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PhD Defense

Martin Turbet (LMD)

Title : Habitability of planets using numerical climate models. Application to extrasolar planets and early Mars."

Date and time : The 03-09-2018 at 14h00

Type : thèse

Université qui délivre le diplôme : Sorbonne Université

Location : Salle de conférence de l'UFR Terre, Environnement, Biodiversité de Sorbonne Université - Campus de Jussieu - 4 place Jussieu - Couloir 46-56, 2ème étage - 75005 Paris
Members of jury :

M. James KASTING (Penn State University), rapporteur
Mme Giovanna TINETTI (University College London), rapporteuseM. Jacques LE BOURLOT (LERMA), examinateur et président du jury
M. Jérémy LECONTE (Laboratoire d'Astrophysique de Bordeaux), examinateur
M. Emmanuel MARCQ (LATMOS), examinateur
M. Raymond PIERREHUMBERT (Oxford University), examinateur
Mme Ha TRAN (Laboratoire de Météorologie Dynamique), examinatrice
M. François FORGET (Laboratoire de Météorologie Dynamique), directeur de thèse

Summary :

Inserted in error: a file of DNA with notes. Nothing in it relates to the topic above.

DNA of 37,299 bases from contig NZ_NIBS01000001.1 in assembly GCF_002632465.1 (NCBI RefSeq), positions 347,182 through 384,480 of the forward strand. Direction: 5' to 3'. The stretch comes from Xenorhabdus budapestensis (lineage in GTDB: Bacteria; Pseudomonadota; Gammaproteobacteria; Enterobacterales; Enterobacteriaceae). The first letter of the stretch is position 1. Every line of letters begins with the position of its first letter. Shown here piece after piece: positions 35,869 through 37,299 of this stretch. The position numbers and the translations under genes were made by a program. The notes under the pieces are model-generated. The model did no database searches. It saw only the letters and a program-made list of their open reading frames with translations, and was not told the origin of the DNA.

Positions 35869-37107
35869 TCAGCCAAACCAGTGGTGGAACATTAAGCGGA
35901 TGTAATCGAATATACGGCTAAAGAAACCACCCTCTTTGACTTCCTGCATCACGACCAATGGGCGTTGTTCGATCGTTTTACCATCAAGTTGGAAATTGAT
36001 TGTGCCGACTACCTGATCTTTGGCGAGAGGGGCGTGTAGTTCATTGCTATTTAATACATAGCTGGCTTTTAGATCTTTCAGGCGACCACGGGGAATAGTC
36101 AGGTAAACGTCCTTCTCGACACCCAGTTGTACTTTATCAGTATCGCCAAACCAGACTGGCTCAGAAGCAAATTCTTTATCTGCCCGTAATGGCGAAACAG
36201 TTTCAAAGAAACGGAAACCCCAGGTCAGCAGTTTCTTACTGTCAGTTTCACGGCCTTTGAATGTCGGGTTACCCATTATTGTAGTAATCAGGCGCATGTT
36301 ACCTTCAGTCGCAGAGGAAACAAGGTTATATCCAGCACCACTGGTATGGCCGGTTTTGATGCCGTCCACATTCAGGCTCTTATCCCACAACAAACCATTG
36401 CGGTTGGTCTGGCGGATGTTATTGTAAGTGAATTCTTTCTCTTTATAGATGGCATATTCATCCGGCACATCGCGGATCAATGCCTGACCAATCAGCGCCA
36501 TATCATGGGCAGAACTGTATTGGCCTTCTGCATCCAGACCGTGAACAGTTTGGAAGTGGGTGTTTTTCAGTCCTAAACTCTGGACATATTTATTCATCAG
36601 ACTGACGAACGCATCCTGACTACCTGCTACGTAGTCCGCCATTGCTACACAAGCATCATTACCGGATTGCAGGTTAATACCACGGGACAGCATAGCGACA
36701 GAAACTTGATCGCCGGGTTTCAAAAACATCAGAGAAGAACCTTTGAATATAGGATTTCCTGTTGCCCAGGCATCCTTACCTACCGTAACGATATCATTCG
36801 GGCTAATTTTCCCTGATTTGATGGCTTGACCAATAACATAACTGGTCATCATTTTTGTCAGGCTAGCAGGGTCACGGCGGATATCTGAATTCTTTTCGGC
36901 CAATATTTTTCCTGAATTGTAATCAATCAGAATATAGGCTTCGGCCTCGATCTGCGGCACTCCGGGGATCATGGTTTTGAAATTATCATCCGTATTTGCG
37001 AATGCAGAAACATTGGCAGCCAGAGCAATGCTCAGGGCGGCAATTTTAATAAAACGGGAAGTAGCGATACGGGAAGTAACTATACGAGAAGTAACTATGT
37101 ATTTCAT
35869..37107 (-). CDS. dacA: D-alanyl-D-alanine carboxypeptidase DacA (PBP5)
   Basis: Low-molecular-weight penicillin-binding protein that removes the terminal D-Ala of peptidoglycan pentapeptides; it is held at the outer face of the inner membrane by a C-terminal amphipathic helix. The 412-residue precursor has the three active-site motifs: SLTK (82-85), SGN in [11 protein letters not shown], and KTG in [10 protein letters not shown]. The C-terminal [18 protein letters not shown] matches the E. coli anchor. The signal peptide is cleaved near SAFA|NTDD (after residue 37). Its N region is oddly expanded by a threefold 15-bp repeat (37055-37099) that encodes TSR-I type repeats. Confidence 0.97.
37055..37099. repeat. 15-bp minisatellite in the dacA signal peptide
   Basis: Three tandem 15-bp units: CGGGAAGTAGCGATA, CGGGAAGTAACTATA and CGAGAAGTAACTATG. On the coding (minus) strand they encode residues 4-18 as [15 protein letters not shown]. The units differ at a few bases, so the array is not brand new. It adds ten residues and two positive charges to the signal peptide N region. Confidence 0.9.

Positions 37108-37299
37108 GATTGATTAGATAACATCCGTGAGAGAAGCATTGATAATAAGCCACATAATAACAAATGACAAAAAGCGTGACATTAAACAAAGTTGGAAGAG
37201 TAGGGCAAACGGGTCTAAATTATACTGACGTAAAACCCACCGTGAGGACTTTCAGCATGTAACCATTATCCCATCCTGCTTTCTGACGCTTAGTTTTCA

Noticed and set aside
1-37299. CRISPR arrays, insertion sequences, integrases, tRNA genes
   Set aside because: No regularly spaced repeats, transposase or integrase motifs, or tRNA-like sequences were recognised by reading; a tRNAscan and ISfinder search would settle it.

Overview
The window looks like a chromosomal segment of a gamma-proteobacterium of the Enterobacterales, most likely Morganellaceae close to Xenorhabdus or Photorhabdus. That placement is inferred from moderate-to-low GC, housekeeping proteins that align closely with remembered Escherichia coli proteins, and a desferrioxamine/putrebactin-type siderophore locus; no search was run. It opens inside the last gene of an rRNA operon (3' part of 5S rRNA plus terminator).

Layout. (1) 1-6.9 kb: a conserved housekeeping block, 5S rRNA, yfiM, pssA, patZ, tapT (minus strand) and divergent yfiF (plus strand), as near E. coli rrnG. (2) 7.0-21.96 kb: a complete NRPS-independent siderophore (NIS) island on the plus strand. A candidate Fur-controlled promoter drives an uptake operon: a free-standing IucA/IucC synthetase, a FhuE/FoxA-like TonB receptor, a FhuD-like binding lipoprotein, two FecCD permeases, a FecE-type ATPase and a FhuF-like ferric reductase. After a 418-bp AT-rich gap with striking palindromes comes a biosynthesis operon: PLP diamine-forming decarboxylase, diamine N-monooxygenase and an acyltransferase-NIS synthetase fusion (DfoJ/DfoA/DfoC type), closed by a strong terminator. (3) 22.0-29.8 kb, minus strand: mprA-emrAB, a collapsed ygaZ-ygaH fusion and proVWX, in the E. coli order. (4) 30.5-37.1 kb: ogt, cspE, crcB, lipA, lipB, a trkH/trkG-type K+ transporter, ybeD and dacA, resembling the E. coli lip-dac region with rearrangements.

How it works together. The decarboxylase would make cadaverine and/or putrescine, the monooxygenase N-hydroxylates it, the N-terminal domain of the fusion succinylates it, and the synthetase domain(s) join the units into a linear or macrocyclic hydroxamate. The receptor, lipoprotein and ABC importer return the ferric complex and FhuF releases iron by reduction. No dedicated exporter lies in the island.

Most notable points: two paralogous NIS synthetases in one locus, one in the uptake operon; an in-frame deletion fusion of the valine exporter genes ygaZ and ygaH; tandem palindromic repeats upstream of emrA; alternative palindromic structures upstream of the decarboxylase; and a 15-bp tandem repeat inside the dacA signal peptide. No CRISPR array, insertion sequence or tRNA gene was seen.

Ancient rivers and lakes discovered on Mars. Numerous temperate, Earth-sized extrasolar planets detected around nearby stars. Thanks to ground and space-based telescope observations and Solar System exploration missions, we now have a fantastic playground to explore scientifically how prevalent life is in the Universe. The main goal of my thesis work is to better understand the conditions necessary for a planet to maintain liquid water - a primary building block for life - on its surface. Using sophisticated 3-D numerical climate models, as well as spectroscopic calculations and measurements, I conducted two major investigations during my thesis. First, I explored the environments of ancient Mars at multiple epochs in order to understand the conditions in which the enigmatic Martian rivers were carved. Apart from Earth, Mars is the only planet that has been habitable, but we don't know why. I showed that extreme events (outflow channel formation events, meteoritic impacts) that scarred the surface of Mars cannot by themselves explain the formation of these valley networks. Nonetheless, I showed that the presence of reducing greenhouse gases such as hydrogen and/or methane offers a promising alternative solution. Secondly, I studied the possible atmospheres of solid, temperate extrasolar planets, with a particular focus on those orbiting small stars such as Proxima Centauri and TRAPPIST-1. I showed that some of these planets have characteristics that are highly favourable to the presence of liquid water on their surface. This result is really promising as it will be soon become possible - as demonstrated in my thesis for Proxima b - to characterize the atmosphere of these planets with the future JWST (James Webb Space Telescope) and ELTs (Extremely Large Telescopes) astronomical observatories.

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